Tag Archives: marty

The Best Picture Project — Midnight Cowboy (1969)

Midnight Cowboy.jpgMidnight Cowboy (1969)

Directed by John Schlesinger

Written by Waldo Salt, based upon the novel by James Leo Herlihy

Starring Jon Voight and Dustin Hoffman

Midnight Cowboy seems an unusual choice to win the Oscar – after all, until it’s win in 1969, no movie with any real, honest-to-goodness grit to it, save for maybe Marty, managed to snag the top prize.  And those that did have a tinge of grit to it – or darkness, if you prefer another word – were about big, important things, e.g. The Best Years of Our Lives.  In other words, if a dark movie, rooted in real life, wanted to win Best Picture, it had to go big and make epic statements about important topics (anti-Semitism, WWII), because, aside from that sweet little film about the lonely butcher – Marty – you couldn’t win.

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The Best Picture Project – Gentleman’s Agreement (1947)

Gentleman's Agreement (1947 movie poster).jpgDirected by Elia Kazan

Screenplay by Moss Hart, from the novel by Laura Z. Hobson

Starring Gregory Peck, Dorothy McGuire, John Garfield, Anne Revere and Celeste Holm

Throughout the long and winding road I’ve traveled for the Best Picture Project, I’ve learned more than a few things.  Most prominent amongst those lessons, oh my brothers and only friends, is there is no predictability about the Academy of Motion Picture Arts and Sciences.  At least not in the traditional sense of predictability. Continue reading

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The Best Picture Project – Wings (1927/1928)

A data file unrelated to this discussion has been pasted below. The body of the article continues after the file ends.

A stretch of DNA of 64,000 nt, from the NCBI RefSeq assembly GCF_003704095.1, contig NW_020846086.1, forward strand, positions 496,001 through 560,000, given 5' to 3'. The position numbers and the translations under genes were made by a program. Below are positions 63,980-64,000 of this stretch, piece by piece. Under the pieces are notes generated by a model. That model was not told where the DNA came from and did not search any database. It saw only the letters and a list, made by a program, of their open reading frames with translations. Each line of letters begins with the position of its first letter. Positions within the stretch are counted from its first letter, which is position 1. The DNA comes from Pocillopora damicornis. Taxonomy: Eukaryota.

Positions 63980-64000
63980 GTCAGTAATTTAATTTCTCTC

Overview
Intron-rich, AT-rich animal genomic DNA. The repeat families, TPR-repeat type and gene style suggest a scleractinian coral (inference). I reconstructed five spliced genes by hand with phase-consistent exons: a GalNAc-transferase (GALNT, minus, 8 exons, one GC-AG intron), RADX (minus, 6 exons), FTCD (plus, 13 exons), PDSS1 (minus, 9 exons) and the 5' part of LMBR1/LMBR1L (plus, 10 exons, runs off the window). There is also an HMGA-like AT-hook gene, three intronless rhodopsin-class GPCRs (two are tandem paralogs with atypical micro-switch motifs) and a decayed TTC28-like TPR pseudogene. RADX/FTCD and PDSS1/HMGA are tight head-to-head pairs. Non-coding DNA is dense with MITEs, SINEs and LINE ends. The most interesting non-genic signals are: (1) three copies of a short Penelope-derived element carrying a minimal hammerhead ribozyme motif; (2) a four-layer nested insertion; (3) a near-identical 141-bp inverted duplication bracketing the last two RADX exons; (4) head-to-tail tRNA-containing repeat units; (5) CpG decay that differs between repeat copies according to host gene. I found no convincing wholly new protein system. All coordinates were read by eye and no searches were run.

Directed by William Wellman

Written by Hope Loring and Louis Lighton, from a story by John Monk Saunders

Starring Charles ‘Buddy’ Rogers, Richard Arlen, Clara Bow and Gary Cooper

Some movies deserve the scorn heaped upon them.  After all, they’ve been given every chance to succeed, been given all the money to succeed, and failed and deserve to whither on the vine and die.  These would the pretentious, the superficially-important, and the later-career Michael Bay movies — in other words, films that could have — should have — been better, but just weren’t. Continue reading

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Ernest Borgnine and Longest Suriving Oscar Winners

File:Ernest Borgnine McHale McHale's Navy 1962.JPGSome months ago I wrote a post about the longest surviving Oscar winners, one of who was Ernest Borgnine.  Obviously, with his recent death, that post will have to be changed to reflect his passing.

As of this writing, the longest surviving Oscar winner in the Best Actor category is Maximillian Schell, for Judgment at Nuremberg, 1961.

R.I.P Ernie.

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The Best Picture Project – The French Connection (1971)

Directed by William Friedkin

Screenplay by Ernest Tidyman, based upon the book by Robin Moore

Starring Gene Hackman, Roy Scheider and Fernando Rey

The Oscars have been known to follow the latest trends, gleeefully heaping awards on the latest flash-in-the-pan – those films or filmmakers that show promise, or even brilliance, but who never rise to the same level again.  The earliest of the bunch that comes to mind is Delbert Mann for directing Marty.  Like any next best thing he shot to the ultimate top of his profession, winning an Oscar for directing the film, only to fall immediately back to earth.  Even if he wasn’t exactly never heard from again, it seemed pretty close to it. Continue reading

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The Best Picture Project – Marty (1955)

 Directed by Delbert Mann

Screenplay by Paddy Chayefsky

Starring Ernest Borgnine and Betsy Blair

At the beginning of this project I had one goal in mind: to see a lot of ‘good’ movies and to be exposed to what peoples of other times thought of as good movies. In a sense, this project was something like a time machine. I got to see the past but couldn’t do anything about it. Continue reading

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